There is no doubt that the debate over the impact of minimum wage laws is alive and well. But there is some evidence that economists are leaning towards raising the minimum wage and indexing it to inflation. In a survey of 41 leading economists by the the University of Chicago's Booth School of Business, 47% agreed that the benefits outweigh the costs of such a policy, while only 11% disagreed (the rest of the panel had no opinion or were unsure). Research is increasingly turning to the question of how can a minimum wage increase not lead to job losses. While the Econ 101 competitive model of labor markets leads to the invariable conclusions that there will be job losses, there are a wide variety of frictions and costs that are not considered in this simple model. For example the costs of job search may result in lower turnover when minimum wages are higher. It is possible that some employers will be discouraged from creating new jobs as minimum wages rise, but others will be more successful in filling positions and retaining workers. As you might have guessed, Dube, Lester and Riech (2013) find evidence that worker turnover falls sharply following a minimum wage increase while overall employment in low-wage sectors is largely unchanged. A survey of the literature conducted by John Schmitt at the Center for Economic and Policy Research summarizes the research into why minimum wage increases don't lead to employment losses. The evidence suggests that businesses adjust to minimum wage changes in a wide variety of ways, and that reductions in labor turnover; improvements in organizational efficiency; reductions in wages of higher earners ("wage compression"); and small price increases "appear to be more than sufficient to avoid employment losses, even for employers with a large share of low-wage workers."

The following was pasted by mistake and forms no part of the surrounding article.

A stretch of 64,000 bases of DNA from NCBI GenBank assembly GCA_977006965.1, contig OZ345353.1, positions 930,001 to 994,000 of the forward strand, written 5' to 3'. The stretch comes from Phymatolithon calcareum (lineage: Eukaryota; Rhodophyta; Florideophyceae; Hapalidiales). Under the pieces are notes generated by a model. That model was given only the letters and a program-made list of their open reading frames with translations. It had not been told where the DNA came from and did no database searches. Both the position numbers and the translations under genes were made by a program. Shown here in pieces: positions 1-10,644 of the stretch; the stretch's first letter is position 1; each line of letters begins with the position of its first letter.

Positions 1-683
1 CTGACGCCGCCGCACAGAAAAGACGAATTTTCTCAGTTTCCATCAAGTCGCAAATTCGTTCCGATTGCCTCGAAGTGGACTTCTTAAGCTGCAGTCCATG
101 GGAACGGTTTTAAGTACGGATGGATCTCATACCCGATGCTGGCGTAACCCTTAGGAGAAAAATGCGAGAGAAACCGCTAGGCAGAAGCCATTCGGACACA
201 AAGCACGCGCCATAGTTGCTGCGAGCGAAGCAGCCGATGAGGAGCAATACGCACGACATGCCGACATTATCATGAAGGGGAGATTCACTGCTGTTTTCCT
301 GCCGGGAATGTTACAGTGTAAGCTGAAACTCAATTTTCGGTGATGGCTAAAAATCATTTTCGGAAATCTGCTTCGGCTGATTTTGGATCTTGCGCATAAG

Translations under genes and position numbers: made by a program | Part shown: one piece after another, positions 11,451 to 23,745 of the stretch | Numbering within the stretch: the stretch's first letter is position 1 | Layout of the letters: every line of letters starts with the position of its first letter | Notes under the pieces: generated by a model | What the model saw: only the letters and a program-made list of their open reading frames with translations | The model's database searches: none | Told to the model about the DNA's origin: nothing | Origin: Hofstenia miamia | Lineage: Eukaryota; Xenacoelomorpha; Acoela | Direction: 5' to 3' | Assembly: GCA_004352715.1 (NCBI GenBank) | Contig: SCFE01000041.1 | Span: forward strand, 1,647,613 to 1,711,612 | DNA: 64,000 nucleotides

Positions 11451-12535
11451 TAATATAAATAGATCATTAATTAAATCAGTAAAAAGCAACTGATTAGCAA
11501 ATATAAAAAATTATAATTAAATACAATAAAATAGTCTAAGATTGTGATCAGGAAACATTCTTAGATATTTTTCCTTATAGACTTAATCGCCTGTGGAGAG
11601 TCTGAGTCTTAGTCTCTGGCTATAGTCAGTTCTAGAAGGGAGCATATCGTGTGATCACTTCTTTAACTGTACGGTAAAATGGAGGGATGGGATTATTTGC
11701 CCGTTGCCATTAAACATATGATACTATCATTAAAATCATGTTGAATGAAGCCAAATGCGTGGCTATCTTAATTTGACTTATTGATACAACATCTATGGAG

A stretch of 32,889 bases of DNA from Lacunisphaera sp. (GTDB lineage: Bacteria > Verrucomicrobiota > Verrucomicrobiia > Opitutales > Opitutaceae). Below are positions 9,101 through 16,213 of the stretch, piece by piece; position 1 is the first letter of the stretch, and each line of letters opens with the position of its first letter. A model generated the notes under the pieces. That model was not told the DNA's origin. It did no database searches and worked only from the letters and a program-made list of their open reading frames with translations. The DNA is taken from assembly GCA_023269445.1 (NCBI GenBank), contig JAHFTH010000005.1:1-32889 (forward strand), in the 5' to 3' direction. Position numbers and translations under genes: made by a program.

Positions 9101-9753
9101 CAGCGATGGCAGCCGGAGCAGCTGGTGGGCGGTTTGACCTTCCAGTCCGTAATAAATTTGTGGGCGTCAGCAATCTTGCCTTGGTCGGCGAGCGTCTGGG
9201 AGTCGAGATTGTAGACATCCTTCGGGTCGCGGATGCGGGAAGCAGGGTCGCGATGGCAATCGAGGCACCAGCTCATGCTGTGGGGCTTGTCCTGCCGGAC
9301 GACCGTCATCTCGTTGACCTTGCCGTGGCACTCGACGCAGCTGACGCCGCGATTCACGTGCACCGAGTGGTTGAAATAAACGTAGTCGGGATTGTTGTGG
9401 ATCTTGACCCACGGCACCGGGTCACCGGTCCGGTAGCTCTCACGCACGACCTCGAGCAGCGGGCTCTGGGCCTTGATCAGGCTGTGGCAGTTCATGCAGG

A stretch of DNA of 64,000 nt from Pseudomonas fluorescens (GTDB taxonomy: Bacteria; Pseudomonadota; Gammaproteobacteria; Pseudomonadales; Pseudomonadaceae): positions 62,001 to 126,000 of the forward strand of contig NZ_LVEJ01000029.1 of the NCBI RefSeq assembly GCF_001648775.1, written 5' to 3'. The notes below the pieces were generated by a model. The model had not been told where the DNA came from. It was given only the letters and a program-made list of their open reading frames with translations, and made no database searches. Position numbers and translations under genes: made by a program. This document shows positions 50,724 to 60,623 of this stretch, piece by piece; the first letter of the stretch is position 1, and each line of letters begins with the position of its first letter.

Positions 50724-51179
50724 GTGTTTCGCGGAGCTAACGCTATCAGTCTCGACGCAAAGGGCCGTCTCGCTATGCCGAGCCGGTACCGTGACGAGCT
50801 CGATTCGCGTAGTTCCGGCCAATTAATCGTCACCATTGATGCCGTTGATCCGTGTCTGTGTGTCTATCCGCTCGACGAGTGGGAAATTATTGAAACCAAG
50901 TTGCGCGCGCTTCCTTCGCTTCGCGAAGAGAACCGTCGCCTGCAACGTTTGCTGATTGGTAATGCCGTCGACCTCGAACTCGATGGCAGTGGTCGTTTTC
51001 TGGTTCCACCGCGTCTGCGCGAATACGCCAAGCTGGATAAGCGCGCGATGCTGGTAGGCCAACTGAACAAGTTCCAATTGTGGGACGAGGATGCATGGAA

- Carl Bonham